• Andrew
    2019-03-29 20:51

    Little, Big is the greatest book I have ever read. It is living magic in text form, and it has a truly transformative effect on the reader. I understand that it meanders a bit in the middle section and goes off on a strange-ish quasi-political tangent toward the end, but everything is purposeful and comes together to achieve a singular effect - literally every single sentence is essential and purposeful to the grand narrative. When I finished it, I immediately felt like re-reading it to catch everything that I might have missed. It's one of the saddest books I've ever read and is simultaneously one of the most uplifting. Reading this book feels like falling in love.

  • Phrynne
    2019-04-02 22:45

    What a terrible shame. I was so set to love this book. The blurb was good, magical realism is one of my favourite things, the book cover is so pretty, I was so sure I was in for a five star read. And for about 100 pages everything went well. Then I realised that despite the beautiful writing style there was nothing for me to like. The story was thin, the characters barely existed , much of the writing became incomprehensible. I didn't give up and trudged on to the bitter end. And I still do not understand any of it. This is definitely a book you either love or hate. I did not love it.

  • Pantelis
    2019-03-28 23:06

    Trusting Ηarold Bloom's recommendation, I met this book last winter and it was love at first sight just like when Smoky Βarnable first set his eyes on Daily Alice Drinkwater. I was enchanted from the very first page (a psychogeographical delight) and on the second page I witnessed the most romantic of meetings and on the third page Ι discovered a marvel of compressed biography and right after that a passage of bureaucratic beauty leading to the beginning of a wonderful friendship and so on and so on until elves and talking animals and mnemonic investigators and Barbarossa unbound made their welcome appearance and the whole Tale ended with a majestic, transcendental apotheosis.... I spent a month reading in a state of ecstatic trance, I became a resident of Edgewood and Old Law Farm, feeling happier and wiser with each new page... My favourite passages? Actually, I could underline the whole book but still I find myself returning again and again to that part about Smoky's pedagogical methods ( The Only Game Going) or the Drinkwaters' Christmas customs or that golden sweet page where Daily Alice awoke in her bedroom "when the sun broke in at her eastward windows with a noise like music" (Synesthesia! Bliss! ) or the urban lovers' game with spanish nouns, separating boys from girls... And of course all those literary allusions...Crowley is a very well read writer and that gives extra depth to his art... A magical book, a magic book... Truly sublime. Professor Bloom was right...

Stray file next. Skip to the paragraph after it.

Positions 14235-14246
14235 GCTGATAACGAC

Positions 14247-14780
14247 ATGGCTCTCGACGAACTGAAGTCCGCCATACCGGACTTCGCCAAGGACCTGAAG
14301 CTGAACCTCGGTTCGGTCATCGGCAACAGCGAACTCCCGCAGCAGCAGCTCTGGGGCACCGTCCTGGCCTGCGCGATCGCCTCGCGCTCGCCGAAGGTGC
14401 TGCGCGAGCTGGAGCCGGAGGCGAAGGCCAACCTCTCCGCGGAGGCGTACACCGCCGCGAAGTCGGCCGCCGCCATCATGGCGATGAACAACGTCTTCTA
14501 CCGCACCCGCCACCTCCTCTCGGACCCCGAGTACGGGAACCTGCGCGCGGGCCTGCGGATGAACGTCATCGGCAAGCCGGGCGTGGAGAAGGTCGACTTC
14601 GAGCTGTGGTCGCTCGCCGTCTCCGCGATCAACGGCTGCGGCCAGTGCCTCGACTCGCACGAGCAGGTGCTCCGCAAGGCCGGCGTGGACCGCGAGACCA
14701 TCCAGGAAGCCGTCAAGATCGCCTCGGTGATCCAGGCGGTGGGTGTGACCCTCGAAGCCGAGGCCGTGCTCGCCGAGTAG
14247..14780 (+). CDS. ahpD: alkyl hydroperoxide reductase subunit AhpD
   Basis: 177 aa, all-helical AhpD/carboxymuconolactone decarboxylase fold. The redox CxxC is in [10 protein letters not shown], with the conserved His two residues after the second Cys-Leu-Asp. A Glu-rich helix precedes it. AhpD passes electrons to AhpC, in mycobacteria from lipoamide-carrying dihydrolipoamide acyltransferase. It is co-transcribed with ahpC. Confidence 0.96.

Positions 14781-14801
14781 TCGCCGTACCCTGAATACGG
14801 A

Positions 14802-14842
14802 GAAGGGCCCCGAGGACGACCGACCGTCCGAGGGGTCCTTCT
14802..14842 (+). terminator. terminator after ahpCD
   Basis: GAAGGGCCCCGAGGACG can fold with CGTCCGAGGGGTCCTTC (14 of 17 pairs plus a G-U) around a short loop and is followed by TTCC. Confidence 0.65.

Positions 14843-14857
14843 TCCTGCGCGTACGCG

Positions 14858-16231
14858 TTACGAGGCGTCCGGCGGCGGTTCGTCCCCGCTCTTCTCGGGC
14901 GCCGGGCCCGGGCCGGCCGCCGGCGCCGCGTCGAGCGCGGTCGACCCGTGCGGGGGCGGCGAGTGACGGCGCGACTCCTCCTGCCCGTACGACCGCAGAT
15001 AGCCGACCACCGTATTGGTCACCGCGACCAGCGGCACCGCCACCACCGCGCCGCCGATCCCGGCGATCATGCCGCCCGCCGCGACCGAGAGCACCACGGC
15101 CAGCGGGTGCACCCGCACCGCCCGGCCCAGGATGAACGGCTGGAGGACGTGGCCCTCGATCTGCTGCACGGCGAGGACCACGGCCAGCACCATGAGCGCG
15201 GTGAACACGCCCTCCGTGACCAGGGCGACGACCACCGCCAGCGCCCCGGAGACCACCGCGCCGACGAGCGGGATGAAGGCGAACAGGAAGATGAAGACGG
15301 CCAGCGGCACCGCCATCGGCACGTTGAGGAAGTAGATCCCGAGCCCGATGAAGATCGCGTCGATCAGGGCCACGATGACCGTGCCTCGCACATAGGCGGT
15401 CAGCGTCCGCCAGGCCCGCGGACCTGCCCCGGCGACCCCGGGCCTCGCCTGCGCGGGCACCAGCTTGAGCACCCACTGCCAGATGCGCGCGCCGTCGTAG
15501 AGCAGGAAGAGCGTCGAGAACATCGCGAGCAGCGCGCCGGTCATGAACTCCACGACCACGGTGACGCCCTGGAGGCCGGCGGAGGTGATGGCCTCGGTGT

• Angie
    2019-04-18 21:47

    I'm someone who always finishes a book, but this one was impossible. Could the author have made the female characters more apathetic, more passive, more dull, more flat and stereotypical? One is completely fine that her husband cheats on her with her own sister. The sister sleeps through her almost-rape by a cousin. They never leave the house, never do anything. And the men are no better - you've got the brother who has sex with a 14 year old (and anyone else who'll have him until he kills himself), the adulterer husband, the cousin who likes to have sex with sleeping women, and the other brother who likes to take pictures of his naked little sisters when they're children. Really? And to top it off, there's no plot to speak of. I'll give Crowley credit for his beautiful writing style, setting details, and ability to create the vivid and fully-realized world these characters inhabit. But character building doesn't seem to be his strong suit. Or plot building either because by the time I read to page 260-something, there was still nothing to pull the reader along except for the style of writing. For me, that's not enough.Normally, I wouldn't even bother writing a review because I hate to potentially influence people's opinion of a book (as if I have that kind of ability!), but man, I couldn't not say something about how unreadable I thought this book was.

  • KatHooper
    2019-04-13 20:47